Mastering the bargaining stage can feel like the first baby step toward acceptance.  Try Old Age: A Beginner’s Guide by Michael Kinsey to see how that journey can happen.

Old Age

Of course, accepting reality also means accepting yourself and the clever and heartwarming You’re a Miracle (And a Pain in the Ass) by Mike McHargue, which can reinstate some self-worth.

You're A Miracle (and A Pain in the Ass)

Stage Four: Depression

No summer vacation. No friends. No summer concerts. No water parks. No blockbuster movie openings. No job. No hope. This could last forever.  And still no Clorox wipes.

I warned that the progression of grief was not linear. Bargaining bottoms out in depression but luckily, this is the stage with the most help available. Start with Finding Comfort in Hard Times: A Guide to Healing After Disaster, Violence, and Other Community Trauma by Earl Johnson.

Finding Comfort During Hard Times

Move forward into Spiritual Practice for Crazy Times: Powerful Tools to Cultivate Calm, Clarity, and Courage by Philip Goldberg.

Spiritual Practice for Crazy Times

When you’re ready to lighten up, try the Hilarious World of Depression, a podcast series hosted by John Moe, which offers frank, moving, and yes, funny conversations with people who have dealt with this challenging condition.

The Hilarious World of Depression

Then finish off this stage of grief with a gentle reminder of how to move forward in Top Five Regrets of the Dying by Bonnie Ware. Spoiler alert: “I wish I had let myself be happier.”

The Top Five Regrets of the Dying

A great therapist once told me that depression looks backward with regret while anxiety looks forward with worry. They are two sides of the same coin, so for those whose fourth stage looks more worried, try The Worry Trick: How Your Brain Tricks You into Expecting the Worst & What You Can Do About It by David A. Carbonell, PhD.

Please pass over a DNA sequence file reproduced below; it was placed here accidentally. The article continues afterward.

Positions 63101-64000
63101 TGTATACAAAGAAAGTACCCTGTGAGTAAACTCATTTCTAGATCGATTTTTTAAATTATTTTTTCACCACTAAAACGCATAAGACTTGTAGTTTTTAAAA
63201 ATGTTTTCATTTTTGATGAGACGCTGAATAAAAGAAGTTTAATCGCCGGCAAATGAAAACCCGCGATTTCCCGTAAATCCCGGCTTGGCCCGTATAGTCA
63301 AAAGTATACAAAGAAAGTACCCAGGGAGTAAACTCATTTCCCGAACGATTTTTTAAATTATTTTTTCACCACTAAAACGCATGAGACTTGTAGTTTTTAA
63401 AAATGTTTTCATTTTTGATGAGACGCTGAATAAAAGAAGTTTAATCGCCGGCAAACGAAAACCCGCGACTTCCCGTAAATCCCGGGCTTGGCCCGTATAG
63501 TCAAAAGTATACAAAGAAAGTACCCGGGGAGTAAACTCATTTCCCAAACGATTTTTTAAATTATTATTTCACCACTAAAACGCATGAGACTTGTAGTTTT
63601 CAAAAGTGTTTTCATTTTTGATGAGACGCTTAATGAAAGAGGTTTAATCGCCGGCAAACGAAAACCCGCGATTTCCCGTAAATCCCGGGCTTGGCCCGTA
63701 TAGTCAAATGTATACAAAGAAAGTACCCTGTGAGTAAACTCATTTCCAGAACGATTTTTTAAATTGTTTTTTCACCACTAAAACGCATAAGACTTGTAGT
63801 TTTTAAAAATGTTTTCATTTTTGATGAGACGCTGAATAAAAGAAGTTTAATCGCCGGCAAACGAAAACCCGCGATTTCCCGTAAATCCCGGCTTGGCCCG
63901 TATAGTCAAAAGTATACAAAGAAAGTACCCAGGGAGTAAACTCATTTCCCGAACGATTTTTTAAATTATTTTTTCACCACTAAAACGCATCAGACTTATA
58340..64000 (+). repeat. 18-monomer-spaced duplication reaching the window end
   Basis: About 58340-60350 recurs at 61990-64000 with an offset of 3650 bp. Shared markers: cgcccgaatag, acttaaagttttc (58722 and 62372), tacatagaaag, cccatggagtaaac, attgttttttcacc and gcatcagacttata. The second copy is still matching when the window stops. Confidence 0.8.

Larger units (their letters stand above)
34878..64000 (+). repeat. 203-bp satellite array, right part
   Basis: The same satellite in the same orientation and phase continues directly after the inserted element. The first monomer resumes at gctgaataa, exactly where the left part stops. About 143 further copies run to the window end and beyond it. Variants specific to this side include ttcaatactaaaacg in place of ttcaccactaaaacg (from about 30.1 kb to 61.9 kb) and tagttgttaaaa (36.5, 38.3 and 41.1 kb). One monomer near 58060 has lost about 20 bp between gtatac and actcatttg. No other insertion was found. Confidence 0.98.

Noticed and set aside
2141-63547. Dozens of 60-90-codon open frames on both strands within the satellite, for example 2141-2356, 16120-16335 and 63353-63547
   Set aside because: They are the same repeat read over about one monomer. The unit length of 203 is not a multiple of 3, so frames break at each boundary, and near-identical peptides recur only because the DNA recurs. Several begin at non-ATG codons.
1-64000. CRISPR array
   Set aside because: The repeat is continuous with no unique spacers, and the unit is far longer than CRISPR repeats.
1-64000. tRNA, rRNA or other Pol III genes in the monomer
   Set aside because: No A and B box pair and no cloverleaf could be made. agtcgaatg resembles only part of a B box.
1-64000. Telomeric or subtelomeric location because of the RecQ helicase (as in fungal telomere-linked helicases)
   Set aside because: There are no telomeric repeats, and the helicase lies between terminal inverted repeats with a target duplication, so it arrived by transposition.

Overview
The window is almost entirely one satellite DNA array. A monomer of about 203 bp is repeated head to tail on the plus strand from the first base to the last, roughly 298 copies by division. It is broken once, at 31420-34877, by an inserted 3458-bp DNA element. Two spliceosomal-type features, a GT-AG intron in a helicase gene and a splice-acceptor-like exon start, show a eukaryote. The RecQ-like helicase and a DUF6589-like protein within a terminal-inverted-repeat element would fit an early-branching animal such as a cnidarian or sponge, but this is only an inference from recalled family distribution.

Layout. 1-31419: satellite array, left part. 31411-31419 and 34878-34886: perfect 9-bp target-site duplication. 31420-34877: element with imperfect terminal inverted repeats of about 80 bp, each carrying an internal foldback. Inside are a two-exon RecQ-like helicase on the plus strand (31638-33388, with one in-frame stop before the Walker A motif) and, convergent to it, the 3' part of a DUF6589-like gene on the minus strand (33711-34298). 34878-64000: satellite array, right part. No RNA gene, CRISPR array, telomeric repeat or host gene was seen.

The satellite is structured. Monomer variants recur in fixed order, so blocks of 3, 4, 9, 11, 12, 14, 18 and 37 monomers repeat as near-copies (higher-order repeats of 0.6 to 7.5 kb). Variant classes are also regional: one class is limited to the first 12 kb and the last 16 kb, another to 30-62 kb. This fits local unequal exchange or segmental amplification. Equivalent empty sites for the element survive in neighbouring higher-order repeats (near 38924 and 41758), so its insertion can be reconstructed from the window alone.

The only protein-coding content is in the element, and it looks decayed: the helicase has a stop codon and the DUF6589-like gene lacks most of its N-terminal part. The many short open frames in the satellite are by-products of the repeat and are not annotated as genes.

The Worry Trick

And my personal favorite on this entire list The Shapeless Unease: A Year of Not Sleeping. You can read it while you are awake at 3 a.m.

The Shapeless Unease

Stage Five: Acceptance

Acceptance: I can Zoom chat or Skype or Facetime. I can curbside pickup at the grocery store. I can get Take & Make packs for the kids at the library and browse the shelves without fear. I can observe social distancing at a restaurant and meet my friends in small groups. I am doing the best that I can to keep myself and others safe. Turns out, I don’t actually need Clorox wipes.

When it Feels like the Sky is Falling: How to Find Hope in an Uncertain World by H. Norman Wright is a great place to begin this stage.

When It Feels Like the Sky Is Falling

Emphasis must be placed on what you can do instead of what you cannot. The Power of Small: Making Tiny But Powerful Changes When Everything Feels Too Much by Aisling & Trish Leonard-Curtin will help.

The Power of Small

I do believe the world will settle down to a kind of normal again, and to celebrate that inevitable transformation, I recommend From Shitshow to Afterglow: Putting Life Back Together When It Falls Apart by Ariel Meadow Stallings.

From Sh!tshow to Afterglow

But in the meantime, we really are here for you. Please come and visit us in our libraries, write to us online, or engage with us on our Facebook, Twitter, and Instagram channels.  Look forward to seeing you in the afterglow!